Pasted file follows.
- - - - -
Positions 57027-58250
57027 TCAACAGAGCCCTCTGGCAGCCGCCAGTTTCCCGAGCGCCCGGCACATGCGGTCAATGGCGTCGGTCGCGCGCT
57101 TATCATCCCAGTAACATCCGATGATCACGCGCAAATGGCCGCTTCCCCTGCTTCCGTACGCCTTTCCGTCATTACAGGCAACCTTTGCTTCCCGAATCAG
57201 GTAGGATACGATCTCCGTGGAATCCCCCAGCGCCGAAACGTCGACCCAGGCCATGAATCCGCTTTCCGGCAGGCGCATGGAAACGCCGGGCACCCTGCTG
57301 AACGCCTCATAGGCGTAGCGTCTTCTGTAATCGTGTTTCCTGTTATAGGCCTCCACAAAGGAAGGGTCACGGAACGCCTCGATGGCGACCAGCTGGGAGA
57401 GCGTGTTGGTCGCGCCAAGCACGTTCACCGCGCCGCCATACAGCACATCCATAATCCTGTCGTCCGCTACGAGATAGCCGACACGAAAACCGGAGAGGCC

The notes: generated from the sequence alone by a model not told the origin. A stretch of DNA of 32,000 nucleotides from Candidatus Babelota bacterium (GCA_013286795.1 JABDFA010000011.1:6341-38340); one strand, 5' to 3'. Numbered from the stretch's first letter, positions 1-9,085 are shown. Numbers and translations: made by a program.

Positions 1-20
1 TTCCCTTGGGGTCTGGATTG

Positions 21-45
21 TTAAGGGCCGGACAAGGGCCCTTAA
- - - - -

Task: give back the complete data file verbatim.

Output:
Positions 57027-58250
57027 TCAACAGAGCCCTCTGGCAGCCGCCAGTTTCCCGAGCGCCCGGCACATGCGGTCAATGGCGTCGGTCGCGCGCT
57101 TATCATCCCAGTAACATCCGATGATCACGCGCAAATGGCCGCTTCCCCTGCTTCCGTACGCCTTTCCGTCATTACAGGCAACCTTTGCTTCCCGAATCAG
57201 GTAGGATACGATCTCCGTGGAATCCCCCAGCGCCGAAACGTCGACCCAGGCCATGAATCCGCTTTCCGGCAGGCGCATGGAAACGCCGGGCACCCTGCTG
57301 AACGCCTCATAGGCGTAGCGTCTTCTGTAATCGTGTTTCCTGTTATAGGCCTCCACAAAGGAAGGGTCACGGAACGCCTCGATGGCGACCAGCTGGGAGA
57401 GCGTGTTGGTCGCGCCAAGCACGTTCACCGCGCCGCCATACAGCACATCCATAATCCTGTCGTCCGCTACGAGATAGCCGACACGAAAACCGGAGAGGCC

The notes: generated from the sequence alone by a model not told the origin. A stretch of DNA of 32,000 nucleotides from Candidatus Babelota bacterium (GCA_013286795.1 JABDFA010000011.1:6341-38340); one strand, 5' to 3'. Numbered from the stretch's first letter, positions 1-9,085 are shown. Numbers and translations: made by a program.

Positions 1-20
1 TTCCCTTGGGGTCTGGATTG

Positions 21-45
21 TTAAGGGCCGGACAAGGGCCCTTAA